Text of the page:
Product returnsI hate having to return products. At my local big box store, there are plenty of lines open for buying items, but usually only one overcrowded line for returning them. I guess I can’t fault the system – the goal is for me to buy and keep my purchase, become a loyal customer, and buy again.

When I do make it to the counter, the clerk asks me if there is anything wrong. I say no, and am happily on my way with my money back. This system makes it easy for me as a consumer to try products for free to see if I want to keep them. I do this when I can’t find all of the information I need before I purchase.

The manufacturer, however, does not go on their happy way. They are stuck with $25.3 billion in returned product costs, according to Accenture. The even more interesting statistic is that Accenture’s study showed that 60 – 85% of consumer electronic returns were No Trouble Found (NTF), meaning there was nothing wrong with them.

Incomplete product comparison and feature information seems to be a common problem. I came across a stat in Allurent’s 2008 “Holiday Shopping: Online Customer Experience Survey” saying “67% of users who visited a site intending to make a purchase left because there was not enough product information.” Brands could just add more product copy, but with a growing number of SKUs, maintaining this strategy is not scalable.

Because consumers trust each other for comparison, and trust manufacturers for technical answers, brands can work alongside their customers to efficiently provide the right answers. Canadian Tire empowered its customers to create a knowledge base of information that the entire community can benefit from. For products that had at least one question and answer they saw a 28% drop in pre-sales customer service calls. The drop was 81% for products with three or more questions and answers.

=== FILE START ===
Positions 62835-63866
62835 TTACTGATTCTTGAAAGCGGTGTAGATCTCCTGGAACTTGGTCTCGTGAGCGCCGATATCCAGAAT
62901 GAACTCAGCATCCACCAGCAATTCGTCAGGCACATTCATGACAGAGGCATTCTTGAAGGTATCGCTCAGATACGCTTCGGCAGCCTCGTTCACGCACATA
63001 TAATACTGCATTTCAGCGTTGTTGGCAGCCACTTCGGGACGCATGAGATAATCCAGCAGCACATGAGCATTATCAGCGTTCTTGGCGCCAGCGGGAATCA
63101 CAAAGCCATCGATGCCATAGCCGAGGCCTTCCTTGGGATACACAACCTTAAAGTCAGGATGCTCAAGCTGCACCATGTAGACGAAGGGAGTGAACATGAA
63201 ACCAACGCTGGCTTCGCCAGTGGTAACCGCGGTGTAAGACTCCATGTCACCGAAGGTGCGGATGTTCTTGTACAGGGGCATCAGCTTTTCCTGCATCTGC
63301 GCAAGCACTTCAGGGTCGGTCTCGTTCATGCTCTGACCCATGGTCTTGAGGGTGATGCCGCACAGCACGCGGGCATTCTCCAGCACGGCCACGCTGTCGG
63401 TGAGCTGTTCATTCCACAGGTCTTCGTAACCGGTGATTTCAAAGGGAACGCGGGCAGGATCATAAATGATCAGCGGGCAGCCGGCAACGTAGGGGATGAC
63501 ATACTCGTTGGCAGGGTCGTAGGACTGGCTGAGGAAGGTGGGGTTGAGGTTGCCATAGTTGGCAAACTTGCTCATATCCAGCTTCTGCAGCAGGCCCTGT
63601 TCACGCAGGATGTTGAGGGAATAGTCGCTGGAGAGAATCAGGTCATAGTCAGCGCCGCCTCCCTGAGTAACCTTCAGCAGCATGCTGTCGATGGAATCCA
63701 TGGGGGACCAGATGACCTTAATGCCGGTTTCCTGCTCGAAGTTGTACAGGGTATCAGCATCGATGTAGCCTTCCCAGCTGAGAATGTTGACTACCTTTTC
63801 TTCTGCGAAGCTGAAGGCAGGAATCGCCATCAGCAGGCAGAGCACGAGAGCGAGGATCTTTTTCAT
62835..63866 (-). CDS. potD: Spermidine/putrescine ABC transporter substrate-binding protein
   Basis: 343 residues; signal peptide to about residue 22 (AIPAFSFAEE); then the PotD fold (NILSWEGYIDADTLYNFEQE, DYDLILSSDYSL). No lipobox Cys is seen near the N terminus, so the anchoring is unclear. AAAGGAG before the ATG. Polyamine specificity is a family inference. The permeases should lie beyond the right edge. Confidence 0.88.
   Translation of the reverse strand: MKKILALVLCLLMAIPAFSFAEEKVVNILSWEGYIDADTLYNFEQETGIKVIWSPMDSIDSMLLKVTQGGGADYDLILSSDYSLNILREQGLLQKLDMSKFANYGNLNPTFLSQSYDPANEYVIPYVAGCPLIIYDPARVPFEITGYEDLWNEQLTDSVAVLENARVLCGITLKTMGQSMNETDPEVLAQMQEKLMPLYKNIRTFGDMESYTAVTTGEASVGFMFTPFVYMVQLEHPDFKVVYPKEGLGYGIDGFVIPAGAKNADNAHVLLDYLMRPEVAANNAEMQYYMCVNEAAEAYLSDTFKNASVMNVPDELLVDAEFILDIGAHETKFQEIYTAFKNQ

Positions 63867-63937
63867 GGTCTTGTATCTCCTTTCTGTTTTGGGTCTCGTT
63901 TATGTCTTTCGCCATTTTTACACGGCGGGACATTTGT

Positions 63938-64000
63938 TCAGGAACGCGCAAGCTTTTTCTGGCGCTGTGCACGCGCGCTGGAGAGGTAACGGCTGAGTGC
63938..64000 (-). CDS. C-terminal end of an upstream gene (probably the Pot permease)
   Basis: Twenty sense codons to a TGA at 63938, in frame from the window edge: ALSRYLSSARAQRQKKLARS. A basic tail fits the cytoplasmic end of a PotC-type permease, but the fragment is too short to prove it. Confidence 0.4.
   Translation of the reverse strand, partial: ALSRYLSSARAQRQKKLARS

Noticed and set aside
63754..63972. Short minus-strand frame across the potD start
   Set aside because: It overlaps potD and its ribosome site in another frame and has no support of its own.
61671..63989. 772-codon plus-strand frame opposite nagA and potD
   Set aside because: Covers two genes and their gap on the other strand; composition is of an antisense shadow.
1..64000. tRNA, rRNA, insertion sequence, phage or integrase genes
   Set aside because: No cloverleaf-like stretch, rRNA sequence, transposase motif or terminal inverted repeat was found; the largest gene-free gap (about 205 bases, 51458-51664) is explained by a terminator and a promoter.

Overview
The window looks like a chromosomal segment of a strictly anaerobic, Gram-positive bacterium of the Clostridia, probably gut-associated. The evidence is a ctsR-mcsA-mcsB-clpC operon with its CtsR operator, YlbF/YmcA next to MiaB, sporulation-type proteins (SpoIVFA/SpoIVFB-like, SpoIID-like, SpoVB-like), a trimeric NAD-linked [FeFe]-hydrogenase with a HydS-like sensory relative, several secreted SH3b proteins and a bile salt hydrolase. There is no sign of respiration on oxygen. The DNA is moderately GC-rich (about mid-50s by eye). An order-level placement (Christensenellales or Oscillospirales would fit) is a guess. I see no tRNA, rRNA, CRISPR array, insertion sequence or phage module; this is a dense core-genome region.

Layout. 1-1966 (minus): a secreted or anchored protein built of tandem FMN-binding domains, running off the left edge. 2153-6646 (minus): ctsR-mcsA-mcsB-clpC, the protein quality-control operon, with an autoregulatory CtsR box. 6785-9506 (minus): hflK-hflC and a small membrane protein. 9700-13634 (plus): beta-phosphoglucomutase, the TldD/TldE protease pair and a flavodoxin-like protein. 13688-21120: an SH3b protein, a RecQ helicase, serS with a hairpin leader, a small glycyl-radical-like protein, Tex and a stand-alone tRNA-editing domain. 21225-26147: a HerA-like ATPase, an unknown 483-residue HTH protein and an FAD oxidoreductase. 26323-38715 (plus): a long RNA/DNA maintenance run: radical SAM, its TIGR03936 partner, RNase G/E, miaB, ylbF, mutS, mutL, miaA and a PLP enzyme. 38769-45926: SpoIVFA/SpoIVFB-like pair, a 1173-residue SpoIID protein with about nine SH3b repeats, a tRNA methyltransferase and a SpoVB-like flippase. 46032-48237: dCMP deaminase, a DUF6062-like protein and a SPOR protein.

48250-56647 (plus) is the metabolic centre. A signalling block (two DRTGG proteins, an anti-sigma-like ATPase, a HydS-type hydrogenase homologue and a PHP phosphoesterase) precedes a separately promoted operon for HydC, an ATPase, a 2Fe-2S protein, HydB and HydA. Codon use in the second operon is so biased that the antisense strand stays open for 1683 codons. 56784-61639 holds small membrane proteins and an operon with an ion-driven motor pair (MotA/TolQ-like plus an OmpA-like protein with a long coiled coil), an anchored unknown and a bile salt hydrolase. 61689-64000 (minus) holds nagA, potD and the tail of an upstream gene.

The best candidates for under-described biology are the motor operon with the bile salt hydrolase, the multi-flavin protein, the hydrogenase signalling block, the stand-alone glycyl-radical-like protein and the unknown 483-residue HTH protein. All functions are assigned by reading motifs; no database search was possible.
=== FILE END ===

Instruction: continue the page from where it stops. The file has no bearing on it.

When asked about the impact of “Mr. Samsung” answering consumer questions on online retailer sites, the Director of US Marketing for Samsung, Kris Narayanan, said “Through BrandAnswers we can reach consumers at the very last stages of the purchase decision, so they need answers quickly and accurately. Our ability to be there is essential.”

Providing consumers with the right information at the right time is not only essential for driving sales, but for reducing returns and growing your base of brand loyalists. As consumers seek out information from each other, a manufacturer must empower its loyalists to become advocates at the point of purchase. For manufacturers, working with retailers to incorporate their brand advocates’ content across online retailer sites has tremendous benefit.

How is your brand making sure customers have all of the information they need to make a purchase?

BV ResearchCase Study: Samsung answers increase engagement, fill information gaps

Manufacturer Samsung created the public persona, “Mr. Samsung,” to answer customers’ product-related questions.

Read the case study for more on these answers’ “ripple effect” of value.

2 Responses to “Informed consumers are more profitable”

Leave a Reply

XHTML: You can use these tags: <a href="" title=""> <abbr title=""> <acronym title=""> <b> <blockquote cite=""> <cite> <code> <del datetime=""> <em> <i> <q cite=""> <s> <strike> <strong>